US election: Donald Trump's new debate tactic stuns viewers

Kamilia Palu
·News Editor
·4-min read

The second and final presidential debate between US president Donald Trump and Democratic challenger Joe Biden became a trending Twitter topic before it even began, but one aspect of the debate has sent social media into a frenzy.

The first debate was slammed as a “disgrace” and a “total sh**show” after it devolved into a shouting contest between the two candidates.

This time around, President Trump’s behaviour was once again a main discussion point during the debate – but for an entirely different reason.

U.S. President Donald Trump and Democratic presidential nominee Joe Biden participate in the final presidential debate at Belmont University.
President Trump's demeanour in the final debate with challenger Joe Biden's became a major talking point on Twitter. Source: Getty

Trump was criticised after September’s debate for continuously interrupting and speaking over the top of his rival, causing major changes to be introduced to Friday’s event including strict time limits and a mute button.

As the final debate kicked off, it soon became apparent that the president was taking a different tactic.

His demeanour was calmer and interruptions were far and few between. He even managed to compliment the moderator, journalist Kristen Welker.

The radically different approach to the debate set tongues wagging on Twitter.

But while most agreed the debate ran smoother this time around, not all viewers were convinced it was enough to put Trump in the lead.

Muted microphones introduced to prevent chaos

Each candidate's microphone could be silenced to allow the other to make two minutes of opening remarks at the beginning of each 15-minute segment of the debate.

Both microphones were to be turned on to allow a back and forth after that time.

Trump's campaign immediately objected to the change when it was announced, but said he would still take part.

Whether because of that button or the terrible reviews of the first debate - especially for Trump - the candidates interrupted each other far less frequently, even as they clashed on issues ranging from the coronavirus to crime to global warming.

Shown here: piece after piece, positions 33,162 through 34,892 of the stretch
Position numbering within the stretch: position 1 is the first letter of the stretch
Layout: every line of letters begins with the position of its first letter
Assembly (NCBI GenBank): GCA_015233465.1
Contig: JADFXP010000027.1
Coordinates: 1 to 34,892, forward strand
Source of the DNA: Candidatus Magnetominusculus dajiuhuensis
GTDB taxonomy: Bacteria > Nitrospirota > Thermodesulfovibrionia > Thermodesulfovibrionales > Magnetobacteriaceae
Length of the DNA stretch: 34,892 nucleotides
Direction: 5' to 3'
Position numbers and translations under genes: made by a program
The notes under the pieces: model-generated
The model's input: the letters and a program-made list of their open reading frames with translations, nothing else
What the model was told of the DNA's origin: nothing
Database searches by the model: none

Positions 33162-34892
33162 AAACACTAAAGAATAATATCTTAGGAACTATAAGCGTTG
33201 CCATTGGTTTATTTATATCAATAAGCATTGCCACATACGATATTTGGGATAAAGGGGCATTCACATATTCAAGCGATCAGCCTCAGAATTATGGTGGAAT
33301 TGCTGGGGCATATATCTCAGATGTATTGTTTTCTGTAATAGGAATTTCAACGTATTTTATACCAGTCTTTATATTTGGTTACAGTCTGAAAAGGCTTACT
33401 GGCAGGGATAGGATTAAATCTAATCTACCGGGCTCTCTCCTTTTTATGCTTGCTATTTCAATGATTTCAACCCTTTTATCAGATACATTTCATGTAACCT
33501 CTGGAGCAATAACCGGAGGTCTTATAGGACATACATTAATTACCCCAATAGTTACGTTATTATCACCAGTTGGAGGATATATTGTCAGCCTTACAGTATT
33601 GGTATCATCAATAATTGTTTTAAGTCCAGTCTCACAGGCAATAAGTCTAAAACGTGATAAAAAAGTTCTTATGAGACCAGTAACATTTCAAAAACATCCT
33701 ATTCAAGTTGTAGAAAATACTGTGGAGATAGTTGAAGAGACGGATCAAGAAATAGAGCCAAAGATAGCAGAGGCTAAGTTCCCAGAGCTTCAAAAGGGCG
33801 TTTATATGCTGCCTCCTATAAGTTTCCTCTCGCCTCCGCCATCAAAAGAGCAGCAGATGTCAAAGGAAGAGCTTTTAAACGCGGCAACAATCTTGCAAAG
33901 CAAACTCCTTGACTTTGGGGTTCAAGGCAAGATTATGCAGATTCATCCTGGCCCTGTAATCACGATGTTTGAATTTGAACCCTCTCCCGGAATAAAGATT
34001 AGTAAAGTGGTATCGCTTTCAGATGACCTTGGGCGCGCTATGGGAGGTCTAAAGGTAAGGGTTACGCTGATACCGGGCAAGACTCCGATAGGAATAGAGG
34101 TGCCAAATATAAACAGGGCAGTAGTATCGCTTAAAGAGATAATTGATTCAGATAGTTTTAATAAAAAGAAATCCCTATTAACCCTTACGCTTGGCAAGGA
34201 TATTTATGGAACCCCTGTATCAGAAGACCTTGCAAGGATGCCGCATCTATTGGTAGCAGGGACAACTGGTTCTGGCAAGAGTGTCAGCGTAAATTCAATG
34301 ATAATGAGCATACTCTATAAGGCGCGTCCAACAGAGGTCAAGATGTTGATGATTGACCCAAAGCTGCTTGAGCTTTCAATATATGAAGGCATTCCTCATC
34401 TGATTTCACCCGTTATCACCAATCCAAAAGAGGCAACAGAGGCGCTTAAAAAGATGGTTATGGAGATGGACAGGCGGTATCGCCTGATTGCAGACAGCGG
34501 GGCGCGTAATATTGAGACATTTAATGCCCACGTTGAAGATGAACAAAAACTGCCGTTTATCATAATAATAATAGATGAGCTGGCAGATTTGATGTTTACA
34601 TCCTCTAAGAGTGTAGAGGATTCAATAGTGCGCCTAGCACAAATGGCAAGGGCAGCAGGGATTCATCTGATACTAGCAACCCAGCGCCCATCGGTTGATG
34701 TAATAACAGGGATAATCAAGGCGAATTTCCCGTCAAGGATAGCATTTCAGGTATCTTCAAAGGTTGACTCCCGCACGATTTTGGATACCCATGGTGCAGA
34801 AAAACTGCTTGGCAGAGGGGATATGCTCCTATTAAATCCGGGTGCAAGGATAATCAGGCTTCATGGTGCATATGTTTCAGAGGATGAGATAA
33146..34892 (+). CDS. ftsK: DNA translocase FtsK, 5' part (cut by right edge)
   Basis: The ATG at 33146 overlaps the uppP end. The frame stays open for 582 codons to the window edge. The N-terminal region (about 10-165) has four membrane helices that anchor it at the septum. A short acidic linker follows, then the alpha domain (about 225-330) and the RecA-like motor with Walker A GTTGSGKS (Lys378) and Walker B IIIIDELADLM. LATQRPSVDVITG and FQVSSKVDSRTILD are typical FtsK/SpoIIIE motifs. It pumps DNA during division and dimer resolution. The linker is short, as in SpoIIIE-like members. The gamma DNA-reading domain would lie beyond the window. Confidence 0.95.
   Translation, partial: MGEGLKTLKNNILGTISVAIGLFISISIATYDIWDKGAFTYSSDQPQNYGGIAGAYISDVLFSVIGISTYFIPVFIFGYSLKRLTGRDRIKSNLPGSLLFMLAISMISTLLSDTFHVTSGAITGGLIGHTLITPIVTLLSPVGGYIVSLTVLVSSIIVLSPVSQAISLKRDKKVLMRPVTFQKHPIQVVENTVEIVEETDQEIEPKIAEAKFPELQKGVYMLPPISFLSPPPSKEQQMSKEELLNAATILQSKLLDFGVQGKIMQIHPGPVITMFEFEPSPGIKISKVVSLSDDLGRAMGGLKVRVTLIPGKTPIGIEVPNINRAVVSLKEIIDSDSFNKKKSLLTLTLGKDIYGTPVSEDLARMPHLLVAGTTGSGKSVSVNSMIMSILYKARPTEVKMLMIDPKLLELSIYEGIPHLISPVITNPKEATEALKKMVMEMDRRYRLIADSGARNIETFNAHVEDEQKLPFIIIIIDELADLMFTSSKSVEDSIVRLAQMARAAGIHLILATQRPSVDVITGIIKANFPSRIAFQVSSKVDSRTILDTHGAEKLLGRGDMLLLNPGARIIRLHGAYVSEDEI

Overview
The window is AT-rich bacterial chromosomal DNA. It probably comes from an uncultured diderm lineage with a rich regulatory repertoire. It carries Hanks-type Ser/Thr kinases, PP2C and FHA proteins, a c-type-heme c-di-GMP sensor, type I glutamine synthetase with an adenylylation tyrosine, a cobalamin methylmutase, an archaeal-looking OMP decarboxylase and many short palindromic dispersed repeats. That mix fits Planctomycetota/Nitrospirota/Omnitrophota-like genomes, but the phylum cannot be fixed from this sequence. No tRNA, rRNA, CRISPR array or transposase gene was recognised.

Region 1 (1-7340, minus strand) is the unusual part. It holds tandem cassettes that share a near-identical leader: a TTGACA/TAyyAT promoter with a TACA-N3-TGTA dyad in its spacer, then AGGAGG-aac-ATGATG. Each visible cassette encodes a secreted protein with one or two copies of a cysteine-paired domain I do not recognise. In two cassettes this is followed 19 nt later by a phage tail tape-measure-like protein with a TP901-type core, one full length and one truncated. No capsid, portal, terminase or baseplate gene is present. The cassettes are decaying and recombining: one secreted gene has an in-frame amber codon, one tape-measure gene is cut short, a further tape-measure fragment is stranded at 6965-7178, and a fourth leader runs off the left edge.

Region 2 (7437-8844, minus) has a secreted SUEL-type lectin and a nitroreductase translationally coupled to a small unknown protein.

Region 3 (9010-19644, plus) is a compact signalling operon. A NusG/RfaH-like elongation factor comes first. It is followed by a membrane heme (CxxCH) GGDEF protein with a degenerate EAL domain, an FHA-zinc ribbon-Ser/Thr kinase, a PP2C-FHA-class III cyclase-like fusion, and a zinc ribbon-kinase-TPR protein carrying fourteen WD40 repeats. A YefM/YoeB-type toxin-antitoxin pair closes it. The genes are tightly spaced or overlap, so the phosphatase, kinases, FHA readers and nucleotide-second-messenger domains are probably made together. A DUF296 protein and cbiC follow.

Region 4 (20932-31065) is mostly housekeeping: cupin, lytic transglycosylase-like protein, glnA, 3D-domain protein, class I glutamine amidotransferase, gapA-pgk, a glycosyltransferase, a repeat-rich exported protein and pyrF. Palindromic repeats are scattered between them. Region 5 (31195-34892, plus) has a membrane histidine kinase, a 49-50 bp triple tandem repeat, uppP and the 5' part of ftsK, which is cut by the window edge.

While Trump and Biden responded to each other's answers - shaking their heads disapprovingly or smiling, in the case of Biden - the two largely avoided speaking over one another. And neither man tried to speak at length while he was muted during opening questions.

Trump, in particular, was on his best behaviour, especially early on, and especially when it came to the moderator, whom he'd repeatedly attacked before the debate.

"So far, I respect very much the way you're handling this," Trump said to NBC's Kristen Welker when she gave him time to respond to Biden at one point.

Campaigns in home stretch

With less than two weeks to go before the November 3 election, Trump trails Biden in most national public opinion polls but the contest looks closer in a number of states that could determine the winner.

Biden's campaign raised vastly more funds than US President Donald Trump's campaign in early October, leaving the former vice president with a major cash advantage in the final stretch of the campaign.

Biden raised about US$130 million (A$183 million) during the October 1-14 period, about three times the roughly US$44 million raised by Trump's campaign, but he spent about twice as much as Trump did during the period.

with AAP

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